TEDx Conference: For a Bay Area independent school, our founder helped develop a day-long TEDx event that attracted over 700 people in the live audience, and garnered thousands of views online. More than the impact of the conference day itself, the event helped to crystallize a number of important relationships with outside mission-relevant organizations, which in turn allowed the school to grow its reputation and opportunities for staff teaching and learning. The school learned how creative, ambitious execution within its core mission could open up vast new audiences, and allow it to speak with a more confident voice on a bigger stage.
21st Century Skills We helped a faculty team at an innovative California school to lead a two-year exploration to explore which 21st-century skills would matter for its students. The work was highly generative, leading directly to many other school initiatives in the following years, including the creation of makerspace programs on its two campuses, and inspiring further work in diversity and inclusion, greening, STEM/STEAM curricular opportunities, as well as helping to guide future curriculum development, assessment work, and facilities planning.
We would love the chance to tell you more about our approach, and learn more about your school or district. Please email us at info [at] makeknowledge.org, and we’ll look forward to connecting.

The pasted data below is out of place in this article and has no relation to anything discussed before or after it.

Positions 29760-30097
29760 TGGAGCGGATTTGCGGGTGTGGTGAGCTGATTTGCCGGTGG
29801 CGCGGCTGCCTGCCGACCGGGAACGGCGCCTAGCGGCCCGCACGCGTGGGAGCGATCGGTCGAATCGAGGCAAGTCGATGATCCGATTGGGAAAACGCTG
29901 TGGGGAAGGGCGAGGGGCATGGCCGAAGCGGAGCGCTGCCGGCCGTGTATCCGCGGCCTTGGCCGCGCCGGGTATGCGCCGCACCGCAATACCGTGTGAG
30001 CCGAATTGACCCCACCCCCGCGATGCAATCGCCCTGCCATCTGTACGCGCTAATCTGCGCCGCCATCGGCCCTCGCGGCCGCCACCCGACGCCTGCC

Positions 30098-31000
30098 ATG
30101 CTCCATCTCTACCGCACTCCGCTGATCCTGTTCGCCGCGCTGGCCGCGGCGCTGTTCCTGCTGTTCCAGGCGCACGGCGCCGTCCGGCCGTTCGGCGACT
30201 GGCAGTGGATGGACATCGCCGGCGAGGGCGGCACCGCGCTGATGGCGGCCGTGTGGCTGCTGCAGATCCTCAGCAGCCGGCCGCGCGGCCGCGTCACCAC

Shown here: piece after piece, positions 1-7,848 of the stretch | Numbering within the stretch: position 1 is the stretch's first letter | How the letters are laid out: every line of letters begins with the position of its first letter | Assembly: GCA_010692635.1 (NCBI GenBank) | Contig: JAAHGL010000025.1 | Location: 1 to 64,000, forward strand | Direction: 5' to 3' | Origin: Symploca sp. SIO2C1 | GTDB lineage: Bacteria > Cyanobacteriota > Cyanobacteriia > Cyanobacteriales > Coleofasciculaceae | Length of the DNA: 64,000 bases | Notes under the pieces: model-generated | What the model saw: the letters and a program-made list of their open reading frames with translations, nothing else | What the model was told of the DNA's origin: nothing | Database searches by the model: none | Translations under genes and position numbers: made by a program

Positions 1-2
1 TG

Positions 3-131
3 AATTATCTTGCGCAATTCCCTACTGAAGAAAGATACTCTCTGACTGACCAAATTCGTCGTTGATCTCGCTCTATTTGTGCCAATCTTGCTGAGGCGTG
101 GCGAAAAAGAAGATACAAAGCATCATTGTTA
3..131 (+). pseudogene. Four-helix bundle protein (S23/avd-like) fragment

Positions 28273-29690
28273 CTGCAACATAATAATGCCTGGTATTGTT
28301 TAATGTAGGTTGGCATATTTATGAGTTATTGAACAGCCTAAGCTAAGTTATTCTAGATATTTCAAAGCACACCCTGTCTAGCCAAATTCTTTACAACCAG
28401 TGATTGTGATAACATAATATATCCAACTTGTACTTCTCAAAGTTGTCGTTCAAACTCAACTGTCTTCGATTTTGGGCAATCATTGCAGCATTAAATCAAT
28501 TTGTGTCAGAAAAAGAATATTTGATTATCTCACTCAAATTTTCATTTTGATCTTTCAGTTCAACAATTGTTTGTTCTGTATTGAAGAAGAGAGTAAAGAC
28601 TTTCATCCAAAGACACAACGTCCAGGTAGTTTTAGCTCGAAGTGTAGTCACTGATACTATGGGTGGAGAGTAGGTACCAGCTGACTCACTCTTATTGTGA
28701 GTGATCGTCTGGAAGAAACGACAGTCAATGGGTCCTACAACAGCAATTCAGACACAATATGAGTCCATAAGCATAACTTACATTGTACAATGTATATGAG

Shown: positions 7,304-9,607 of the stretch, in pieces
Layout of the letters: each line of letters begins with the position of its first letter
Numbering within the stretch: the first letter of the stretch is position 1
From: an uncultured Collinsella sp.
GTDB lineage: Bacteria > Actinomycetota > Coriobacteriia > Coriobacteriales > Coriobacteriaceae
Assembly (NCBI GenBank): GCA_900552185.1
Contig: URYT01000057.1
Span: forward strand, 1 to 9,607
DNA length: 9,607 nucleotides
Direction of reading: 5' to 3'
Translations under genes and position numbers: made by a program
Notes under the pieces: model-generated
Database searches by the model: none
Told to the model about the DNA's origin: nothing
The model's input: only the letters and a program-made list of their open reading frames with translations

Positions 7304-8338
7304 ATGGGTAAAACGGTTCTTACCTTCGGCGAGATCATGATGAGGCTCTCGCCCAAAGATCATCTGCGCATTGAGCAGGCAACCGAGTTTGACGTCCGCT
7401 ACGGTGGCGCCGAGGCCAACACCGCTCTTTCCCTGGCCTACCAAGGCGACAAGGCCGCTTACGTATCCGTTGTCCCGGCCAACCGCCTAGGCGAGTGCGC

Additional big, strategic projects we have helped with include:
- Developing IT systems development to support deeper learning in the classroom, professional creativity and knowledge building, and administrative flexibility and impact.
- Designing, implementing, and supporting a middle-school 1:1 computing program.
- Redesigning parent-facing student academic reports to center 21st century skills and competencies.
- Planning and launching innovative school maker spaces.
- Helping a school take a fresh look at STEM learning and opportunities in the light of new opportunities, curricula, and collaborations, with a strong focus on equity.
- Launching student-led climate action projects that re-center schools as engines of opportunity and innovation in their communities.
Other MakeKnowledge Staff Expertise and Experience:
- Serving on the early planning team for the Bay School (San Franciso).
- Founding of Philadelphia’s University City charter school project. This two year planning project was later folded into the Penn Alexander School planning effort.
- Leading visioning workshops for school administration, staff, and trustees that led to the new STEM building at Black Pine Circle School.
- Helping an urban grade 6-12 charter school design new STEM pathways for underrepresented students. This project included developing multiple Career Technical Education pathways in technology (IT, Computer Science, Design Engineering); discovering new funding streams, and building virtuous circles of opportunity including current students and faculty, recent graduates, and employers.
- Creating and nurturing corporate/ school partnerships.
- Writing and managing grants (local, state, and federal grant making entities).
- Teaching design thinking to students (from the US to Cambodia); to teachers across the US, and to Korean C-level executives.
Past Professional Development Engagements:
- Many individual K-12 schools across the US
- The Academy of Natural Sciences of Drexel University
- Bay Area Teacher Training Institute
- California Teacher Development Collaborative
- Green Schoolyards America
- Philadelphia Children’s Festival / Annenberg Center
- Stanford Graduate School of Education STEP Program
- Wagner Free Institute of Science